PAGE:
New findings in adenomyosis (endometriosis interna) patients with potential theraupetic research implications


New findings in adenomyosis (endometriosis interna) patients with potential theraupetic research implications

Cannabinoid receptor levels are low in eutopic and ectopic endometria of adenomyosis patients

Key Points

Highlight:

  • Adenomyosis, also called "endometriosis interna", is a common estrogen-dependent uterine disorder distinguished by the nonmalignant invasion of the bioactive endometrium into the uterine muscle layer. Little is known about its etiology and its pathogenesis. 
  • In this study, the two classical cannabinoid receptors, CB1 and CB2 were examined and found to be reduced in the eutopic and ectopic endometrium from adenomyosis patients, regardless of the menstrual phase.

Background:

  • Medical therapy is important in the management of adenomyosis, however, the rationale for it rests on the pathogenetic mechanisms of adenomyosis. 
  • Endocannabinoids are endogenously produced bioactive molecules. Their effects are mediated by two classical receptors, the cannabinoid receptor 1 (CB1) and cannabinoid receptor 2 (CB2). 
  • Recent research has revealed certain interactions between endocannabinoids and endometriosis besides affecting angiogenesis in several tumors and fibrogenesis. 

Key points:

  • Forty-five women pathologically diagnosed with adenomyosis and thirty-four women with no evidence of adenomyosis were recruited in this study. 
  • The two classical cannabinoid receptors CB1 and CB2 were both reduced in the eutopic and ectopic endometrium from adenomyosis patients, regardless of the menstrual phase, by immunohistochemistry and qRT-PCR techniques.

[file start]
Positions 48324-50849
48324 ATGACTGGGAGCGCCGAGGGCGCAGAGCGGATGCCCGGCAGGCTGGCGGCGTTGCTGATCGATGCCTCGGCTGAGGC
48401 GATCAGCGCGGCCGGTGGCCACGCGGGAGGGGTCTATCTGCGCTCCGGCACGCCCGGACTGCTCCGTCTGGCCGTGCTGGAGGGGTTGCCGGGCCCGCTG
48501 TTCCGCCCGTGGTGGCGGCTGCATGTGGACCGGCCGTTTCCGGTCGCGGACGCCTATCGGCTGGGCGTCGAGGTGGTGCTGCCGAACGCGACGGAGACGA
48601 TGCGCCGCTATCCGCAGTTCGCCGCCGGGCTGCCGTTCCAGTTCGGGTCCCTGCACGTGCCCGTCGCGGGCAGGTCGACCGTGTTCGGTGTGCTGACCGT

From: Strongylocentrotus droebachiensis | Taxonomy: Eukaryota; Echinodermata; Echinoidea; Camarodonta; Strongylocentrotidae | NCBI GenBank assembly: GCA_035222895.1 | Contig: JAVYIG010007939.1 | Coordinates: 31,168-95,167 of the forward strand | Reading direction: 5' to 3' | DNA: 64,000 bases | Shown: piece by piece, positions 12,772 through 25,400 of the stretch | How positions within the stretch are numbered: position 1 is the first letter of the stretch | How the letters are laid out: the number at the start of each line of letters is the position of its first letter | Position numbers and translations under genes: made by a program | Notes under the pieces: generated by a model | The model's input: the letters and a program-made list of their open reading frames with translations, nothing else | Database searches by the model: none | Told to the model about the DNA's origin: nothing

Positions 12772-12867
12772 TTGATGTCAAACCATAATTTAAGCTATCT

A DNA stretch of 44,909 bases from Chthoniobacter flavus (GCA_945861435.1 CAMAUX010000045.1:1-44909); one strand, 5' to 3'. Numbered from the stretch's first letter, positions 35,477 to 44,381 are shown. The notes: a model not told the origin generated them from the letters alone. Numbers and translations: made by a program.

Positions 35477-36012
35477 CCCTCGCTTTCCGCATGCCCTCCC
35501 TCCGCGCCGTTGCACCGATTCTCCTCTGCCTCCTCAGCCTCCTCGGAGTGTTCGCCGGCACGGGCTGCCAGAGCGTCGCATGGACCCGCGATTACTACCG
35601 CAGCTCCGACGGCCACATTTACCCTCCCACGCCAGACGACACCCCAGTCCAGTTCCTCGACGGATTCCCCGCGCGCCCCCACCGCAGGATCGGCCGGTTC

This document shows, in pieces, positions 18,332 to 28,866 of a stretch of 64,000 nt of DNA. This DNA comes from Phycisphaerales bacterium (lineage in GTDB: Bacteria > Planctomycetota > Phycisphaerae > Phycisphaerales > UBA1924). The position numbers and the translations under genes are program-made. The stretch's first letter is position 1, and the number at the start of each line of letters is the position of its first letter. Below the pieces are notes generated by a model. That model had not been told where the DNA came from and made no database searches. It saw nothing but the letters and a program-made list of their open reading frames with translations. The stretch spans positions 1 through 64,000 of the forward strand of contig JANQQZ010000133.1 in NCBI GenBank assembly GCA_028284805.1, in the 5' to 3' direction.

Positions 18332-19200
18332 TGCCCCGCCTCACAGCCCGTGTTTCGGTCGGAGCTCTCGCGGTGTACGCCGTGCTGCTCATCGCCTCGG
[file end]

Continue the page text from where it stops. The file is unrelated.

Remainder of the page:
Conclusions:

  • This study with a fairly large sample size of patients showed that in adenomyosis, CB1 and CB2 protein and mRNA levels were considerably lower in the ectopic and eutopic endometrium in both phases of the cycle. 
  • Although CB1 and CB2 protein and mRNA levels were increased during the secretory phase in normal endometrium, CB1 lost its cyclic variation in the eutopic and ectopic endometrium from adenomyosis patients. 
  • The lack of cyclic variation in CB1 in adenomyosis suggests that it plays an important role in the pathogenesis of adenomyosis.

Lay Summary

Xue Shen and associates from Beijing, China have published their observations related to cannabinoid receptors, i.e., CB1 and CB2, in patients with adenomyosis, recently in the journal  "Biomed Research International". 

Adenomyosis is an estrogen-dependent uterine disorder where a nonmalignant invasion of the bioactive endometrium into the myometrium occurs, and little is known about its etiology and its pathogenesis. Since uterus means a lot to women, medical therapy is important in the management of adenomyosis, and the rationale for it rests on the pathogenetic mechanisms of adenomyosis, which have much in common with endometriosis.

Endocannabinoids are endogenously produced bioactive molecules. Their effects are mediated by two classical receptors, the cannabinoid receptor 1 (CB1) and cannabinoid receptor 2 (CB2).  New research data revealed certain interactions between endocannabinoids and endometriosis besides affecting angiogenesis in several tumors and fibrogenesis.

In this study, 45 women pathologically diagnosed with adenomyosis and 34 women with no evidence of adenomyosis were recruited. Immunohistochemical microscopic visualization and qRT-PCR for m-RNA analysis were applied in assessing CB1 and CB2 in the tissues. CB1 and CB2 protein and mRNA levels were considerably lower in the ectopic and eutopic endometrium in both phases of the cycle of adenomyosis patients. Both CB1 and CB2 protein and mRNA levels were found to be higher during the secretory phase in normal endometrium, while CB1 lost its cyclic variation in the eutopic and ectopic endometrium in patients with adenomyosis. 

The lack of  CB1 cyclic variation is suggestive for an important role in the pathogenesis of adenomyosis, which appears consistent also with previous observations related to fertility. 

The novel findings in this study suggest that CB1 and CB2 participate in the pathogenesis of adenomyosis and further studies will be helpful to determine whether this system could be a novel target to treat adenomyosis. “The next steps would be additional investigations on the association of these two cannabinoid receptors with the clinical characteristics of adenomyosis and potential cytokines, immune cells, and molecular pathways” added the authors.


Research Source: https://www.ncbi.nlm.nih.gov/pubmed/30800671


adenomyosis endocannabioids CB1 CB2 cannabinoid receptors several tumors

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